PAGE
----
The second level is the domain of my pal Stevo, part of my informal nationwide network of Minor League friends (join us). I wrote an article about Stevo’s scorekeeping prowess in 2014 and, nine years later, he’s still at it. He’s already got a system down for marking pitches that were reviewed as part of the ABS challenge system. Do you?
Louisville’s high rollers -- horseracing barons and whiskey distributors and the like -- are perhaps more likely to be found in the On Deck Club. The seats are closer to the batter than the pitcher is, assuming the pitcher is on the mound.
While in the On Deck Club, I got an up-close-and-personal look at Louisville’s own Zooperstars!. They’ve been stalwarts of the ballpark touring circuit for decades, performing madcap between-inning skits featuring the likes of Ken Giraffey Jr. (left) and Harry Canary.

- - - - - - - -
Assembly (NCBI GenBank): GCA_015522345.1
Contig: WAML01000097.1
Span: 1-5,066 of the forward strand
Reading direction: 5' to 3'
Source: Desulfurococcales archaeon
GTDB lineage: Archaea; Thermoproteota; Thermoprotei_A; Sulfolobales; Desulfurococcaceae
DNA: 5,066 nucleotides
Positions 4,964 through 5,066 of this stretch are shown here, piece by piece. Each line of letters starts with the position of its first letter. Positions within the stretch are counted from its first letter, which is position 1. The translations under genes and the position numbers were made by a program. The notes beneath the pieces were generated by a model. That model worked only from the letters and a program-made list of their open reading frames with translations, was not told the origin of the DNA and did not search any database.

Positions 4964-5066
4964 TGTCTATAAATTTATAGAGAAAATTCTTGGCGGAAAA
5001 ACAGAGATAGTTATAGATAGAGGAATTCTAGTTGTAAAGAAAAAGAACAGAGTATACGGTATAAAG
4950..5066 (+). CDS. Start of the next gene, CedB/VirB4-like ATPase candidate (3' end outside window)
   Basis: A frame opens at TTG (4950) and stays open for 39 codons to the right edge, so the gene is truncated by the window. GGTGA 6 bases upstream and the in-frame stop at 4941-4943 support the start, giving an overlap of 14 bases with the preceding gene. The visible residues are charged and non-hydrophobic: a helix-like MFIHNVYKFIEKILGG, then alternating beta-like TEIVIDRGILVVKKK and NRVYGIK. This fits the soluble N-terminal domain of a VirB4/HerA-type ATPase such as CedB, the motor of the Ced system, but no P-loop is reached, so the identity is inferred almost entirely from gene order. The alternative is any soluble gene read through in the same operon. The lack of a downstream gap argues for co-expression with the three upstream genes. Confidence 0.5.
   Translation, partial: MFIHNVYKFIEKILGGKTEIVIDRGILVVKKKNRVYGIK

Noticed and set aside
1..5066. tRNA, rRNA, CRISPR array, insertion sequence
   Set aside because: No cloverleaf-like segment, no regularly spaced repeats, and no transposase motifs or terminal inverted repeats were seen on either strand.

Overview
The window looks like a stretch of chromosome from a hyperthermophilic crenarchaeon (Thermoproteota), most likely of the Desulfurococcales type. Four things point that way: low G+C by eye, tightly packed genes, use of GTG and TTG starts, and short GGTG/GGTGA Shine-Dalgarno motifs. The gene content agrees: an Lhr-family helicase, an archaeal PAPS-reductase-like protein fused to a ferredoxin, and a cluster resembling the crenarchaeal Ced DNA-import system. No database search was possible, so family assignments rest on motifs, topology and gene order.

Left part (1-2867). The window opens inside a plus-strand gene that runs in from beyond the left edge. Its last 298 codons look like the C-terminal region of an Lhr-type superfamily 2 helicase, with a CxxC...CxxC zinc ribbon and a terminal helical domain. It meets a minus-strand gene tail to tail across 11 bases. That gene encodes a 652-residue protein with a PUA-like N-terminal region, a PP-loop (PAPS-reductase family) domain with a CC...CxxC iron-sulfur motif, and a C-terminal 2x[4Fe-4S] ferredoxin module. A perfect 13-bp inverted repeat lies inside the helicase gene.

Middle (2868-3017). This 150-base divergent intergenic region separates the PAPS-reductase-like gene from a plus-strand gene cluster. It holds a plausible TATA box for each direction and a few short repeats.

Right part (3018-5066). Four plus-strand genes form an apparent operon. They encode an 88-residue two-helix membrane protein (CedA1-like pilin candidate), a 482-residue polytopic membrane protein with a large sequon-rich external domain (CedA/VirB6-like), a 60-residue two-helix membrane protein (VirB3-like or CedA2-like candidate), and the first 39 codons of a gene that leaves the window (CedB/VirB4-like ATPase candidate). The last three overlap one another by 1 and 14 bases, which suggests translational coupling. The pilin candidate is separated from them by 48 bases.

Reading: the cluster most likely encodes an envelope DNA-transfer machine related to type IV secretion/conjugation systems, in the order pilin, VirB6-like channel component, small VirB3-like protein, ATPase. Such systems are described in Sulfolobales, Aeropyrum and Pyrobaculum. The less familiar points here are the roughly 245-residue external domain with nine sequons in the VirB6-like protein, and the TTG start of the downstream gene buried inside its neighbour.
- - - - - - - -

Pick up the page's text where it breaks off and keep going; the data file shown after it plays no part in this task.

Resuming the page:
The Zooperstars! were founded by Dom Latkovski, who got his start performing as Louisville Redbirds mascot Billy Bird during the Cardinal Stadium days. I briefly caught up with Dom near the On Deck Club’s food and beverage area. He was dressed as a member of the opposing St. Paul Saints for an upcoming skit. Dom is not to be confused with Oliver Ortega (number 62), an actual St. Paul Saint.
Also, this On Deck Club contraption is not to be confused with a Keurig. It’s like a Keurig, but instead of coffee it makes cocktails. The newest way to make an old fashioned. I was enthralled.
But enough about drinks. Let’s talk about food. Designated Eater Greg Hotopp was a repeat performer, having previously performed the task at an Indianapolis Indians game in 2014. Here’s an archival photo of Greg and I, from that long-ago evening at Victory Field.